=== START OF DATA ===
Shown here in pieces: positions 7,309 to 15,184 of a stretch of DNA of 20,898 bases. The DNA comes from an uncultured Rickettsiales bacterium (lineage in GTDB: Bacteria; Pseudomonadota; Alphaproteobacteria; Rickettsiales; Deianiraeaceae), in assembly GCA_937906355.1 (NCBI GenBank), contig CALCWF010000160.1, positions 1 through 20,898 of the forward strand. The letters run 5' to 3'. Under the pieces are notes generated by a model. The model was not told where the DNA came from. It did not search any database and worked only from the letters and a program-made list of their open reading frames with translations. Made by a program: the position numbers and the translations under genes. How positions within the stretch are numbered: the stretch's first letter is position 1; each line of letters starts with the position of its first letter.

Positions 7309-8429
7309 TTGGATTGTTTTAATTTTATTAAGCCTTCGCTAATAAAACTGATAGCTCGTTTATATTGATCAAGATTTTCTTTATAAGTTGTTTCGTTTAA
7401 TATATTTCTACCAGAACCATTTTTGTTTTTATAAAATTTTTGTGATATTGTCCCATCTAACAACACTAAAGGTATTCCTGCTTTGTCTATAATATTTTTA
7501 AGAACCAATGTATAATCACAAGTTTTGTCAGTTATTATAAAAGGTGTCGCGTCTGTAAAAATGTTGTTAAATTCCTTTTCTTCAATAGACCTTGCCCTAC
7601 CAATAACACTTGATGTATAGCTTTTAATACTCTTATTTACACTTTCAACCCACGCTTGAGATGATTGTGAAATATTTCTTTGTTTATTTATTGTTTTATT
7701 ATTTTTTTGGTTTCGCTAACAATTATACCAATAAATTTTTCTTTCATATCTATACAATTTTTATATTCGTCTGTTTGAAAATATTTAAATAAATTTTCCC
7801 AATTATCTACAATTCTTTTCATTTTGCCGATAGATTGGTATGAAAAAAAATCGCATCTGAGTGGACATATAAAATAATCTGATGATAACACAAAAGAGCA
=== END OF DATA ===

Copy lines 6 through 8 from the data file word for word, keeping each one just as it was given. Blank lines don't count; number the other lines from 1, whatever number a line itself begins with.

7601 CAATAACACTTGATGTATAGCTTTTAATACTCTTATTTACACTTTCAACCCACGCTTGAGATGATTGTGAAATATTTCTTTGTTTATTTATTGTTTTATT
7701 ATTTTTTTGGTTTCGCTAACAATTATACCAATAAATTTTTCTTTCATATCTATACAATTTTTATATTCGTCTGTTTGAAAATATTTAAATAAATTTTCCC
7801 AATTATCTACAATTCTTTTCATTTTGCCGATAGATTGGTATGAAAAAAAATCGCATCTGAGTGGACATATAAAATAATCTGATGATAACACAAAAGAGCA